• What is anger?

    What Is Anger?

    Anger is a natural emotion found in both humans and animals. It’s a reaction to an injury, insult or threat. We feel that we’ve been wronged somehow and this creates an unpleasant feeling that we react to.

    Although it’s natural and completely healthy to become angry, there are times when it crosses the line into pure rage. This is when you lose it completely and act irrationally, saying or doing things that you later regret. Some people in particular have a problem with letting their anger get the best of them.

    How You React to Anger

    There are three different ways that you react to anger – physically, mentally and behaviorally.

    The physical reaction is a shot of adrenaline that’s known as the ‘fight or flight’ response. You’ll feel a tensing of muscles and higher blood pressure.

    For most of us, the mental reaction comes from the feeling that we’re threatened. When we’re wronged somehow, it threatens our sense of self-worth and rightness, and this causes us to think and feel certain things.

    Behavioral reactions include everything you say or do in response to your physical and mental reactions. This includes raising your voice, slamming doors, straightening your back and punching pillows, not to mention all the words that are said. Behavioral responses are not all negative. They also include apologizing and acting on strategies to deal with anger.

    Types of Anger

    Psychologists have identified several different types of anger. They include:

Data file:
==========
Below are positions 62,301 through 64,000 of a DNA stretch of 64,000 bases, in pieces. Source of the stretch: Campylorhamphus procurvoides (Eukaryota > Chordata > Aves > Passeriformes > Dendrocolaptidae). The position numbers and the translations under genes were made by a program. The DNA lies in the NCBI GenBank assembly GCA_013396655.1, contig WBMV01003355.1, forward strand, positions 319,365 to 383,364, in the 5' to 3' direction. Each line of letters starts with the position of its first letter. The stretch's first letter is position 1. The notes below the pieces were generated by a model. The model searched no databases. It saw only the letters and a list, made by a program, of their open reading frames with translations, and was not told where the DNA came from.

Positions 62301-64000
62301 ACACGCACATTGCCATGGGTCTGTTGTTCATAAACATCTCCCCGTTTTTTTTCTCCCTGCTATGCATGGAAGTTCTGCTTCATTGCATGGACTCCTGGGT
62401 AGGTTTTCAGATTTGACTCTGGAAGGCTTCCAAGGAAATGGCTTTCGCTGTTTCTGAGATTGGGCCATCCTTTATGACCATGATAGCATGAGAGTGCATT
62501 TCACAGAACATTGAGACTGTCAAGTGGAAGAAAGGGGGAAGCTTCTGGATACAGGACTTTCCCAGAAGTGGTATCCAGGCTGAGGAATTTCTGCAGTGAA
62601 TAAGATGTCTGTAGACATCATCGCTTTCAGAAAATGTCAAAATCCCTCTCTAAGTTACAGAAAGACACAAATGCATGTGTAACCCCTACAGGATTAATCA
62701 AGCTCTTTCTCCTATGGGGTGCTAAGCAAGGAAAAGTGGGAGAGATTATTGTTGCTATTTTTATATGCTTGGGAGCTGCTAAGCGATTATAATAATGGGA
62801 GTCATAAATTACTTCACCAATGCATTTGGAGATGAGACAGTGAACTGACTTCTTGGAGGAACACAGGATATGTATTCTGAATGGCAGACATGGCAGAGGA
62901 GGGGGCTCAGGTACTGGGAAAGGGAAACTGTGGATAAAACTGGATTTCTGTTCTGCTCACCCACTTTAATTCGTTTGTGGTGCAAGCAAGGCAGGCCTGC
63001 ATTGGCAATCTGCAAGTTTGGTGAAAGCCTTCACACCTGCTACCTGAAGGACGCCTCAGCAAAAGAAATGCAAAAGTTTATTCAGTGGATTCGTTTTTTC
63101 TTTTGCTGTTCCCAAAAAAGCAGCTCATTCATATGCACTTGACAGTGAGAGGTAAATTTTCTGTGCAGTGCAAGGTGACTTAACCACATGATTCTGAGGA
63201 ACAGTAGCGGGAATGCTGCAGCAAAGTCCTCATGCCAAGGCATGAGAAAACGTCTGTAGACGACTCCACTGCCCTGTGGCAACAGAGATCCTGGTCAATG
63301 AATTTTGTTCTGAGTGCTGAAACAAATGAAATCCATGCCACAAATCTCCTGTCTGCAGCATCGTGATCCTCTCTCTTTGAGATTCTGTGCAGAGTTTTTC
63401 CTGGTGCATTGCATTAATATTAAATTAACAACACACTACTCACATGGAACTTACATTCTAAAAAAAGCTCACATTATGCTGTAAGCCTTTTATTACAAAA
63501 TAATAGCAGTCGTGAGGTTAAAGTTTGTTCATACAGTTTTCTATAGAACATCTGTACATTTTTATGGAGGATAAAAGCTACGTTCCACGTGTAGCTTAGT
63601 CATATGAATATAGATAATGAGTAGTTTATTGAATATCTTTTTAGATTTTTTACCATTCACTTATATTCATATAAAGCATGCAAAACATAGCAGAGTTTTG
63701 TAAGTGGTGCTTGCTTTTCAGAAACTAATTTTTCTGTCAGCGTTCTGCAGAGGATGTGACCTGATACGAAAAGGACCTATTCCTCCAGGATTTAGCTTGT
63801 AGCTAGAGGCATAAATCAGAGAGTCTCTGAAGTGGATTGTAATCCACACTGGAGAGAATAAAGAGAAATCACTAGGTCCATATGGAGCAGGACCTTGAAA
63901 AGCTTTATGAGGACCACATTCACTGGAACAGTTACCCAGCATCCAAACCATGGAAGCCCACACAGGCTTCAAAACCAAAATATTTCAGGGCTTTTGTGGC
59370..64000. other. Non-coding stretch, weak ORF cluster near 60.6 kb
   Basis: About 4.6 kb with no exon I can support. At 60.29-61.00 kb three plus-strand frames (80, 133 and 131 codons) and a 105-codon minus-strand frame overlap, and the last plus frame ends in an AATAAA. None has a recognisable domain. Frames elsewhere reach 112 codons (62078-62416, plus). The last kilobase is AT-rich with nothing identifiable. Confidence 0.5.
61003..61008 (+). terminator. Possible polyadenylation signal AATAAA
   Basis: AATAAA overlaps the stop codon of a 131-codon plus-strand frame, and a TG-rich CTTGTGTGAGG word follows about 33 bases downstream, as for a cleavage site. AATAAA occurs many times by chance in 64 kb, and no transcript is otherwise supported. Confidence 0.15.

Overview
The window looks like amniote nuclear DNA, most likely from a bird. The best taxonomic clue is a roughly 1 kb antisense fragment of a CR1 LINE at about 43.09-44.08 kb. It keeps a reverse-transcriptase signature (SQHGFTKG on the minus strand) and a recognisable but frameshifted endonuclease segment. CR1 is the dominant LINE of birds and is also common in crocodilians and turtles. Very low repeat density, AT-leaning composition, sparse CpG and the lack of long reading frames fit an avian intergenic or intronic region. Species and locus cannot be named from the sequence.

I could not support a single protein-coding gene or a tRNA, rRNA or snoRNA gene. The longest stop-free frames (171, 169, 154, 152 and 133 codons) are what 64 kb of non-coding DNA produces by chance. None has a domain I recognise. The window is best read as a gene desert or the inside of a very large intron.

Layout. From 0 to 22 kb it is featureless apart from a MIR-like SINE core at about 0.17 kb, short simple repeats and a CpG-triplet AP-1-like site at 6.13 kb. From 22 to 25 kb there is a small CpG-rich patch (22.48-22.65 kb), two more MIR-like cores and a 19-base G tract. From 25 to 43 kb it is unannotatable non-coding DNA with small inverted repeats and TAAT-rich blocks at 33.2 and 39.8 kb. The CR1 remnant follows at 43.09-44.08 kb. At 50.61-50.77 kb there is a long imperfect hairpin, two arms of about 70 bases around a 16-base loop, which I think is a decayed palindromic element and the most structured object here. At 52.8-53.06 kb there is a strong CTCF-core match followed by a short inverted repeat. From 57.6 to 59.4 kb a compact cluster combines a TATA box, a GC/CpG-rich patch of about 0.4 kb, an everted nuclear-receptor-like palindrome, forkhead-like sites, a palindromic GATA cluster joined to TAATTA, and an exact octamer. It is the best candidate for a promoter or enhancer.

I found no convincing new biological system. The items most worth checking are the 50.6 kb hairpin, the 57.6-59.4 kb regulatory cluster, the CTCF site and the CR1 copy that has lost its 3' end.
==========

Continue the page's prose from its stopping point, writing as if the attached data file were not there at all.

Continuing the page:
Retaliatory Anger. Probably the most common type, this is when you react to someone else or something that happened to you.

    Deliberate Anger. Deliberate anger is when anger is used as a weapon or an instrument of control. You use your anger to try to control others or keep them below you.

    Passive Anger. This is when you use sarcasm or mockery to mask your real anger. Passive anger is most common among people who tend to avoid confrontation or who aren’t comfortable with their angry feelings.

    Self-Inflicted Anger – Anger can be self-inflicted when you beat up on yourself. People may do this through injuring themselves, addictive behavior, drug abuse, negative self-talk and overeating.

    Chronic Anger – This is anger at life in general which isn’t triggered by anything in particular. Most often, this is a form of self-inflicted anger. It causes lots of stress and is extremely unhealthy.

    In addition to these different types, everyone’s anger is slightly different. Some get mad quickly while others are more patient. Some rarely if ever get mad while others do it many times throughout the day. Many people are uncomfortable with their angry feelings and find it hard to express them, bottling them up and living with this resentment for possibly years.

    Anger and Physical Health

    It’s important to remember that anger isn’t just mental. It can actually make you physically sick. Your body releases stress hormones when you get mad and these raise your heart rate and blood pressure, increasing your risk of getting a heart attack. Angry people are far more likely to develop a wide range of physical ailments and diseases.

    Anger management teaches you to understand and deal with your anger effectively. It starts under a trained therapist’s direction. The therapist teaches you techniques to help you get it under control so that you can deal with it more productively. Once you master these techniques, you know how to stop anger before it gets the best of you.